[The following note and paper by Ershov appeared in the Communications
of the ACM 1, 8 (August 1958), pp. 3-6.
Ershov's paper clearly shows at least the following insights:
1. Hash tables can provide O(n) v. O(n^2) behavior.
2. Hash 'consing'.
3. Hash techniques for 'economising', or 'compressing'.
4. Labelling technique for minimizing the number of intermediate
result registers.
The figures referred to in the text are apparently in the original
Russian paper, but do not appear in the 1958 CACM translation.
-- Henry Baker.]
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TECHNIQUES DEPARTMENT
Editor's Note:
A revised summary of the material in the A.C.M. library is being
printed to encourage further contributions of missing material.
As the translation of the Russian paper appearing in this section does
not give any easy clues about its subject material or intent, a brief
description is attempted here. It is nice to see that
English-speaking peoples are not the only experts at obfuscation.
This paper deals with the production of 3-address machine language
instructions (for the BESM computer) from algebraic statements of the
type found in Fortran, Unicode and other languages. Assembly program
characteristics are included. An algorithm is given for creating
rough machine language instructions in pseudo-form and then operating
upon these to alter them to the most efficient form. For at least the
domain of a single formula, a check is made for duplicate strings of
any length.
The most pertinent point is that the algorithm itself operates more
efficiently than their previous methods. Thus the processor takes an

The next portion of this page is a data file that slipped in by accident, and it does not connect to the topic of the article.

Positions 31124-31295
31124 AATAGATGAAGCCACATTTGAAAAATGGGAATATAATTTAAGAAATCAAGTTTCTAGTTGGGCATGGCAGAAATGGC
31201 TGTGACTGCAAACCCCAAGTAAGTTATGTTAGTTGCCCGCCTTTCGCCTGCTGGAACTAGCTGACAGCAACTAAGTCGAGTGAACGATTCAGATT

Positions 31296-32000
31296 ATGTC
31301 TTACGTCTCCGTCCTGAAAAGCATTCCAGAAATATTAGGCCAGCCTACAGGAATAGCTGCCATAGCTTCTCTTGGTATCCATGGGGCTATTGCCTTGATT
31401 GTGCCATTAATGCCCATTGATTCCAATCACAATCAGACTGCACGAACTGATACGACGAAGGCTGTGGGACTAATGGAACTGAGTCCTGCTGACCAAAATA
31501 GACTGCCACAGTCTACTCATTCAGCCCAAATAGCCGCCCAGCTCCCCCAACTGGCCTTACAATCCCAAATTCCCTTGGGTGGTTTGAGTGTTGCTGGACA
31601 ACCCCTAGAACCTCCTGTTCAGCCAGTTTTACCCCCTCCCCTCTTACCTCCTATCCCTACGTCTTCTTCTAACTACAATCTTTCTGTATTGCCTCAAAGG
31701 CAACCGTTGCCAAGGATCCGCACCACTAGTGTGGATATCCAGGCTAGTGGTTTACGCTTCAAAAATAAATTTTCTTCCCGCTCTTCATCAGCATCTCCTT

amount of time to produce an efficient object program which is
linearly proportional to the number of instructions in the program,
NOT to the square of the number as previously. Obviously, when the
interaction of instructions over the entire program is considered (as
in the Fortran processor) or when the formulae are exceptionally long,
this method becomes more valuable as the programs grow larger.
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ON PROGRAMMING OF ARITHMETIC OPERATIONS
A. P. Ershov
Doklady, AN USSR, vol. 118, No. 3, 1958, pp. 427-430
Translated by Morris D. Friedman, Lincoln Laboratory*
The concepts used without explanation are taken from [1].
#1. Programming algorithms of arithmetic operations (AO) consist of
three parts.
The first part A1 successively generates the commands of the AO
program.
The second part A2 generates a conventional number (CN)* for each
command constructed, which denotes the result of the programmed
operation, and replaces it in the formula of the programmed
expression. Identification of the entries of similar expressions in
the AO formula is made during the A2 operation so that similar
expressions will not be programmed repeatedly (economy of command).
The third part A3 replaces the CN in the constructed program, which
denotes the intermediate results, by a code of operating registers
(OR). New principles for constructing the algorithms of A2 and A3 are
proposed herein.
#2. Assumptions and Definitions. Programming of arithmetic
operations is carried out on a three address computer. The left side
of the AO formula is the superposition of binary and unary operations,
each of which is realized by a single command. Each command has one
bit sigma, which neither enters into the operation code nor into the
address part of the command. The A1 algorithm generates the AO
commands in the form
-----------------------------